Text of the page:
Hobbit Houses?

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During a random drive along Highway 41 this summer, my husband spied these abandoned coke ovens on the Cumberland Plateau. In the early 20th century, coal was king in this area of southeast Tennessee and north Alabama.Coal in this area was converted to what is knwn as coke. This  fuel with few impurities and a high carbon content, is made from coal.

The ‘hobbit houses’ are actually called beehive ovens: fire brick chambers shaped like a dome. The roof has a hole for used for discharging the coal or other kindling from the top. In a coke oven battery, a number of ovens are built in a row with common walls between neighboring ovens. A battery of ovens varied, sometimes going to hundreds in the Northern U.S. and parts of the U.K.But, as you can see here, this was probably a privately owned business with only a few ovens used. The nearby railways and highway made for use of distribution, with Nashville, Birmingham and Chattanooga being connected to the area.

Following the U.S. Civil War and into the early 20th century, employment in the mines saved thousands of lives for the displaced people of the Southeast. Even though the work was brutal and seasonal, it gave people a way to feed their families until they could gain enough money to move west. Many stayed in the Appalachian Mountains.

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Sewanee, TN in the early 20th century

Coal is placed in the top of the ovens to produce  even layer of coke. Air is supplied initially to ignite the coal. Carbonization starts and produces volatile matter, which burns inside the partially closed side door. Carbonization proceeds from top to bottom and is completed in two to three days.  The exhaust gases are allowed to escape into the atmosphere. The hot coke is covered with water and discharged, manually through a side door. The walls and roof maintain enough heat to initiate carbonization of the next round.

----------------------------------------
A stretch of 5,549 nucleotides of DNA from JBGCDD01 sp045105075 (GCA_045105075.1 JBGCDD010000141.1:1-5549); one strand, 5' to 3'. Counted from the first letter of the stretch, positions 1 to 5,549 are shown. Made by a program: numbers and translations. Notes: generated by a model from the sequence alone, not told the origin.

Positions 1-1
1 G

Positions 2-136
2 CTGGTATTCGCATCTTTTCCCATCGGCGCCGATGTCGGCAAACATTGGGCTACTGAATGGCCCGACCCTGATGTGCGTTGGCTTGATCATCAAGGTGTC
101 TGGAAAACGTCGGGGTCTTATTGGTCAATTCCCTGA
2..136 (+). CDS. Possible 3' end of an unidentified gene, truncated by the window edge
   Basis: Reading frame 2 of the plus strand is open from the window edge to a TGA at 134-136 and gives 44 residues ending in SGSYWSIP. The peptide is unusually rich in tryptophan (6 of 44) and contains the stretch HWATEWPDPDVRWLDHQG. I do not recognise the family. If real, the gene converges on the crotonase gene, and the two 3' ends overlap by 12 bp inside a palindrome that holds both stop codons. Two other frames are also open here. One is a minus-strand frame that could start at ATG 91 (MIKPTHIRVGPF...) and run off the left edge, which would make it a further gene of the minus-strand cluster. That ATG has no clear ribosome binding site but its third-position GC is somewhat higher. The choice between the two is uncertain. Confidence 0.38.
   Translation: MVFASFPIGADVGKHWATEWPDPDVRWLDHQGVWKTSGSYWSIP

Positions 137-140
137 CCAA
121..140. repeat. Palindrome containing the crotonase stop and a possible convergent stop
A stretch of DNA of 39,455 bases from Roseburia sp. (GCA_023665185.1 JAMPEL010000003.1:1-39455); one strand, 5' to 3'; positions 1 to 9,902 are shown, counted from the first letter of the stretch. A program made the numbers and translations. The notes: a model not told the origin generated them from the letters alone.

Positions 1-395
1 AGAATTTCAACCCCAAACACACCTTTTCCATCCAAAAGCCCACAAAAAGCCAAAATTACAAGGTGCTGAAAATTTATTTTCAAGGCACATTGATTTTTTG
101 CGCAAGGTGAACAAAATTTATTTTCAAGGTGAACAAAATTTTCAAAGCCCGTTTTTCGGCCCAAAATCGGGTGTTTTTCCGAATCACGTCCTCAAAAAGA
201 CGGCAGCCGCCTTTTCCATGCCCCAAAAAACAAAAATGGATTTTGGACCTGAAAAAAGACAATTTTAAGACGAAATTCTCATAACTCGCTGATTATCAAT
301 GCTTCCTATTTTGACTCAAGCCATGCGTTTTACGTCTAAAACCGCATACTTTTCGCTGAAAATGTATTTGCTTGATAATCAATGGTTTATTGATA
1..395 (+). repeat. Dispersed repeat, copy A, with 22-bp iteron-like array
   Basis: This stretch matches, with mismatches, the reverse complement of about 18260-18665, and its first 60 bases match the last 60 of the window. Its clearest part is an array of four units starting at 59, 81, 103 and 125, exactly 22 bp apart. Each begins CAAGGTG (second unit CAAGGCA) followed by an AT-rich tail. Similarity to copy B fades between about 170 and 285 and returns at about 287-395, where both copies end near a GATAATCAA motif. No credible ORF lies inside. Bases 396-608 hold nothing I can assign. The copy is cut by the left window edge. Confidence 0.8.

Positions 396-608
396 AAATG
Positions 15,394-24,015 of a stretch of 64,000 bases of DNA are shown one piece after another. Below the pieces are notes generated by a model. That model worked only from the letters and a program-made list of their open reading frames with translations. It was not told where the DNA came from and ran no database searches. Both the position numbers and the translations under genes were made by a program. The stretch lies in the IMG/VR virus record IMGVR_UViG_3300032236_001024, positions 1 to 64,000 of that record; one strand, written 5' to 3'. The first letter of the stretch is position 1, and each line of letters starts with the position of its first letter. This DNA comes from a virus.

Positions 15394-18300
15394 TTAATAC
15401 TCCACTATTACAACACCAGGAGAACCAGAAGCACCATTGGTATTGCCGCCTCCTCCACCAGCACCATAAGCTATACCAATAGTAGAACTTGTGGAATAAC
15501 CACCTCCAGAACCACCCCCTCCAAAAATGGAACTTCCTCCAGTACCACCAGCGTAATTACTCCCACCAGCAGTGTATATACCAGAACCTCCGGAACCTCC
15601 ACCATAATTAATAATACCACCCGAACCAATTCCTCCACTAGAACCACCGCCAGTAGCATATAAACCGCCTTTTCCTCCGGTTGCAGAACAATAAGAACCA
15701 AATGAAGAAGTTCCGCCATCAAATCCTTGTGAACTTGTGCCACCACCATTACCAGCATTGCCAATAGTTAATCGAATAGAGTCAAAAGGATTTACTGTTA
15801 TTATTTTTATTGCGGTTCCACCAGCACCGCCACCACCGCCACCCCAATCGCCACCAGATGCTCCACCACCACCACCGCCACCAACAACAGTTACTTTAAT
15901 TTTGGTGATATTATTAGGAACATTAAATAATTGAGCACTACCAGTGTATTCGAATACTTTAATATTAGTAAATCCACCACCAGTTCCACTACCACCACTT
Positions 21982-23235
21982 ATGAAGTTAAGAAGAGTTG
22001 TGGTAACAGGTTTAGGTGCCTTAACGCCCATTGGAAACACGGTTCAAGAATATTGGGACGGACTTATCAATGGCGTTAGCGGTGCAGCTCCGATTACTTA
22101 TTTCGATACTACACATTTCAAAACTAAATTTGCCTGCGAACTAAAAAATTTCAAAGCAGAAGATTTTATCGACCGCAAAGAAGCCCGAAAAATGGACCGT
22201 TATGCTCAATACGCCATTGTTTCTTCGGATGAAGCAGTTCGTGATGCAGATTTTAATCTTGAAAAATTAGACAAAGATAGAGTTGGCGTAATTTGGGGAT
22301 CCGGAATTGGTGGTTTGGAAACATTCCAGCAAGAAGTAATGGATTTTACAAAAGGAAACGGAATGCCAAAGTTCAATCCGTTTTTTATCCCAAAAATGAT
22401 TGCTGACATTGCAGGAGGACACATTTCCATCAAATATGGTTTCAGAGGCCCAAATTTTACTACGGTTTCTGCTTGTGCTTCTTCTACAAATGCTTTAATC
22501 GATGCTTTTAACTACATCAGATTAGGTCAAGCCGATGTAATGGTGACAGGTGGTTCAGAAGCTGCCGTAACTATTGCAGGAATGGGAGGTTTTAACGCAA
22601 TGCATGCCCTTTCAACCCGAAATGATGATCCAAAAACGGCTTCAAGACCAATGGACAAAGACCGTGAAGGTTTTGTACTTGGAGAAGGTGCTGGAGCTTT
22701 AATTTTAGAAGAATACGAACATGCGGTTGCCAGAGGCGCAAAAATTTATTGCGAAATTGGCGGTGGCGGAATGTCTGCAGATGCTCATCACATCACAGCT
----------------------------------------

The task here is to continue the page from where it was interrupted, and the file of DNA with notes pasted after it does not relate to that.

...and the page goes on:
When coal was burned in a coke oven, the impurities of the coal accumulated to form slag, which was a mixture of the removed impurities. Since it was not the desired product, slag was destroyed. However, it was later found to have many uses and such as making bricks, cement, shingles and fertilizer.

Although it made a quality fuel, coke poisoned the landscape. After 1900, the serious environmental damage of beehive coking attracted national notice, even though the damage had plagued the district for decades.Eventually, other was to make it was discovered, and other fuels grew in popularity.

WHY THIS ROCKS:

 Highland Park distillery in Orkney Scotland roasts malted barley for use in their Scotch whisky in kilns burning a mixture of coke and peat.

Sources:

McNeil, William H. The Pursuit of Power. University of Chicago Press, 1982.

Beaver, S.H. (1951). “Coke Manufacture in Great Britain: A Study in Industrial Geography”. Transactions and Papers (Institute of British Geographers). The Royal Geographical Society (with the Institute of British Geographers (17): 133–148. JSTOR.

My late grandfather. RIP.

Highland Park Distillery, U.K. https://highlandpark.co.uk/about/the-distillery/

All photographs and videos are public domain or belong to the author.

8 Comments
  1. This is so cool to read about. I actually live in the Cumberland Plateau, in Cookeville TN. I have never heard of teh Coke Ovens, so to me this was especially interesting. My son loves to go caving, so we are always looking for new places to explore the landscape of our local area. Thank you for sharing!!

    Liked by 1 person

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